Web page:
REVERE Award Winner Profile: The Dibble Institute

Winning product name: Relationship Smarts PLUS 3.0

Winning product company: The Dibble Institute

Kay Reed, Director of The Dibble Institute, answered a series of questions about this resource, the 2014 Distinguished Achievement winner in the Supplemental Resources subcategory of Life Skills and Character Education (now the Social-Emotional and Character Learning subcategory of the REVERE Awards for the Classroom). Relationship Smarts PLUS allows youth and their peers, parents, and other adults the opportunity for honest dialogue and learning about healthy relationships, allowing learners to build skills that will empower them to make smart, positive choices throughout their lives. 

The Inspiration: [Relationship Smarts PLUS] was created to respond to a missing piece in helping youth succeed. While teenagers are offered sex education, drug education, pregnancy/STI prevention, and dating violence programs, there was little to nothing on the important context for addressing these issues—namely relationships. Possessing knowledge and skills for navigating the world of romantic youthful relationships will have a strong bearing on youth’s behaviors and choices. This comprehensive and skill-based relationship program is an asset-building approach to positive youth development.

The Audience: [This resource’s audience is] all youth, and especially diverse (including LGBTQ) and disadvantaged youth, who may not have models of healthy relationships in their lives. There is a special emphasis on building skills for healthy relationships—something youth rarely receive.  Youth have fewer models today of healthy and stable relationships and fewer guides for navigating the terrain of romantic relationships.  Yet, how well or poorly they do this will have a bearing on their futures.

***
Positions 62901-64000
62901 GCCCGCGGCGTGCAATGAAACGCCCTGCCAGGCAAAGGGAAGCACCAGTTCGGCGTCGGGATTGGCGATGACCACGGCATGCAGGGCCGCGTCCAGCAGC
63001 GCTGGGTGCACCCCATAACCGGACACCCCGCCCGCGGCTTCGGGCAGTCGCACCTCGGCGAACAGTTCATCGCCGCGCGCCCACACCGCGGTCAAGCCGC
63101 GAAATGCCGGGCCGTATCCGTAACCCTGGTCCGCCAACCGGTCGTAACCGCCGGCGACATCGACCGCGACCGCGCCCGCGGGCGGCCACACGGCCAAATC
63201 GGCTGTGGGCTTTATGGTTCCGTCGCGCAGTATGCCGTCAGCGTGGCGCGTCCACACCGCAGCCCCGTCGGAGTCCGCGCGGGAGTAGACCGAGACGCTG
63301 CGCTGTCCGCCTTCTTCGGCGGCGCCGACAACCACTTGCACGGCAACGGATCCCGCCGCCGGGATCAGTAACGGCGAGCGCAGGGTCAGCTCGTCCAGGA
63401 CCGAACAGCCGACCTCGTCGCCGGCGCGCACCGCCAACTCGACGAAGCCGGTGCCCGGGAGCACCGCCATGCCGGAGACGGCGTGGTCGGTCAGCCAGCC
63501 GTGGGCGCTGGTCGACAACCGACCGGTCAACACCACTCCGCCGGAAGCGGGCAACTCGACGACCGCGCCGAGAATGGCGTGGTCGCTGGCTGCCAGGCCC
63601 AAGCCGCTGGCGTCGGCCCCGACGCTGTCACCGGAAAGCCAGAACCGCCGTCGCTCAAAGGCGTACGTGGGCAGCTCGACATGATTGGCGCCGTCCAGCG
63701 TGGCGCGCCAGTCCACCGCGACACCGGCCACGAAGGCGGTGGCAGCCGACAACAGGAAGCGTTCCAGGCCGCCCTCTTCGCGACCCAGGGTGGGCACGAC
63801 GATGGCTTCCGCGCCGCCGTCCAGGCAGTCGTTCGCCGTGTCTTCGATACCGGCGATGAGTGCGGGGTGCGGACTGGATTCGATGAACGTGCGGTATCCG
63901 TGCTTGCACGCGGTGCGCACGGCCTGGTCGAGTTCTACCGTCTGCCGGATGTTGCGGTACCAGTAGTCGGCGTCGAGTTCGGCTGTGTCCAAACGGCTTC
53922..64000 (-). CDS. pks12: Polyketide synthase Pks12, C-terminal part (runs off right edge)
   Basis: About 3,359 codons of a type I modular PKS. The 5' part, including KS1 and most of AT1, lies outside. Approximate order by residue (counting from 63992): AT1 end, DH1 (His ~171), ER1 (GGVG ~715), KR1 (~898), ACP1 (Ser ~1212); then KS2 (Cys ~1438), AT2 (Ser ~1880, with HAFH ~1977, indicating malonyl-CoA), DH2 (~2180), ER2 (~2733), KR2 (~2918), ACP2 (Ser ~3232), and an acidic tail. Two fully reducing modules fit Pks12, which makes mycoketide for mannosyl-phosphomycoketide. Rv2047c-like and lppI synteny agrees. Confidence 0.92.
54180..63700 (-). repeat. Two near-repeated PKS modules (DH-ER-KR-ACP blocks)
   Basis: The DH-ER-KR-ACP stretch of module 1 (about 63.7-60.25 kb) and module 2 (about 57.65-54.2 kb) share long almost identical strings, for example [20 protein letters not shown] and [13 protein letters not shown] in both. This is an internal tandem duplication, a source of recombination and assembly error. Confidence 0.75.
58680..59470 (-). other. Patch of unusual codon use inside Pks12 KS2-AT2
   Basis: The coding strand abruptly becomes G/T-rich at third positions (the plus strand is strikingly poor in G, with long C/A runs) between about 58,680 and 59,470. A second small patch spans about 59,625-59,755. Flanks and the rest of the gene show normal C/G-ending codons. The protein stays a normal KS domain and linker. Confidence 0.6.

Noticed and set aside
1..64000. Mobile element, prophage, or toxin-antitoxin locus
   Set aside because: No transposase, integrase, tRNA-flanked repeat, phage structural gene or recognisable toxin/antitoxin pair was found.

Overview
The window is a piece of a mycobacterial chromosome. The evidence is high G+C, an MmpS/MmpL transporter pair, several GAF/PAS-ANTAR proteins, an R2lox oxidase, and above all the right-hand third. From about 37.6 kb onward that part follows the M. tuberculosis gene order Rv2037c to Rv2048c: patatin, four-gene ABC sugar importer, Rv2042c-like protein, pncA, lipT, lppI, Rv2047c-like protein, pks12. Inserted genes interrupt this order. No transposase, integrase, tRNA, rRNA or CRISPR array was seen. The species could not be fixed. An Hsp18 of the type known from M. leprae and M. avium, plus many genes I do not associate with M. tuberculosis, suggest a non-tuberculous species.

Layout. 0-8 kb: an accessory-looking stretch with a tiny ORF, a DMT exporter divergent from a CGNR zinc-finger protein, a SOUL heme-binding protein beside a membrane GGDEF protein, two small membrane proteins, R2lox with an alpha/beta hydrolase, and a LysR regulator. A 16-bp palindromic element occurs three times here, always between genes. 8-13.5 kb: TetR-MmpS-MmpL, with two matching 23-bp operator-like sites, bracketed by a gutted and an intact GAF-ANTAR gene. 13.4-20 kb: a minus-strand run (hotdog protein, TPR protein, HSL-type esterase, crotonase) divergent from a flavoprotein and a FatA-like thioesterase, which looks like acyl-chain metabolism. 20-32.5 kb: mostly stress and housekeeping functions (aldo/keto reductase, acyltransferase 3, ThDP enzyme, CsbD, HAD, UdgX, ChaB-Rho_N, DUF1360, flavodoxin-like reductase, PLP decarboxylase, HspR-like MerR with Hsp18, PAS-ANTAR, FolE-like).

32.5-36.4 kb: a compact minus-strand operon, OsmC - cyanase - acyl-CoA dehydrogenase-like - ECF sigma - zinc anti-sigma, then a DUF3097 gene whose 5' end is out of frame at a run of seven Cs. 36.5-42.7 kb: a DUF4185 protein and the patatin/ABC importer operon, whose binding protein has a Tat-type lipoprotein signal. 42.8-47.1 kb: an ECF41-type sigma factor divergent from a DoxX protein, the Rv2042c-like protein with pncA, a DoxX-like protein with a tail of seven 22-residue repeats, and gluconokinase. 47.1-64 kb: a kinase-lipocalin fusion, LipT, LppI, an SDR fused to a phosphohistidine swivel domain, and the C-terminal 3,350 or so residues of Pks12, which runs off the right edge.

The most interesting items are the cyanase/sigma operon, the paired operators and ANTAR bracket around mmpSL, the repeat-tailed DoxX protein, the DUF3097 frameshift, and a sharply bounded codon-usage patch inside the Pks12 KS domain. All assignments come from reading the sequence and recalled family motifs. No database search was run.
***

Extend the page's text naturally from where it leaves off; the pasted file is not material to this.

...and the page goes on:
Development Process and Challenges: The author [Marline Pearson] has the benefit of working daily with young adults (18-24), and recruited many of them to write real-life scenarios for the activities that lace the program. The author was able to pilot sets of lessons with teens in diverse settings ranging from public school health and science classes (from college prep to the highest at-risk students) to juvenile corrections to youth development programs for youth in the community. We were also able to adapt the communication and conflict management skills from the leading relationship and marriage skills programs for adult couples, notably the Prevention and Relationship Enhancement Program (PREP, University of Denver), to teens.

Perhaps the biggest obstacle overall is the difficulty of breaking out of the reigning paradigm in which much of teen prevention operates. Most attention is given to “what to avoid” and a health-based framework (bio-reproduction, risks, and protections) for sex education and pregnancy/STI prevention. Getting the institutional “gatekeepers” to open up to a more holistic and comprehensive approach that embeds sexuality education and prevention in a skills-based relationship education approach is the challenge. Educators and youth workers on the ground tend to embrace this approach almost immediately, but the institutional framework is set towards addressing teens in a narrow health paradigm.

The Unsung Heroes: The many young people who have shared their stories and their dreams with the author and who have taken the time to contribute poetry, narratives, and scenarios to this curriculum to help their younger sisters and brothers do better are the unsung heroes behind this project.

The Feedback: It is gratifying to hear young people say how valuable this is to them and how this is the first time they’ve had a program that speaks to their aspirations, helps them think deeply about their values, addresses what a healthy relationship should be (and how to tell), and helps them gain skills and knowledge to make better choices and have better relationships.

Real life examples:

  • When a kid says he’s gone home and used the Speaker-Listener Technique with a parent and reports it’s the first decent conversation they’ve had in years.
  • When a student comes back and says, “My mom wants to take this course.”
  • The best feeling comes when witnessing a young person raising their bar for how they will be treated, when they leave a destructive relationship, or when they say “I’m going slower and doing things differently next time…. I’m not sliding!”
  • When a teacher/facilitator says, “This is just as useful for me, too, in my relationship.”

Learn more about Relationship Smarts PLUS 3.0 and other offerings from The Dibble Institute website.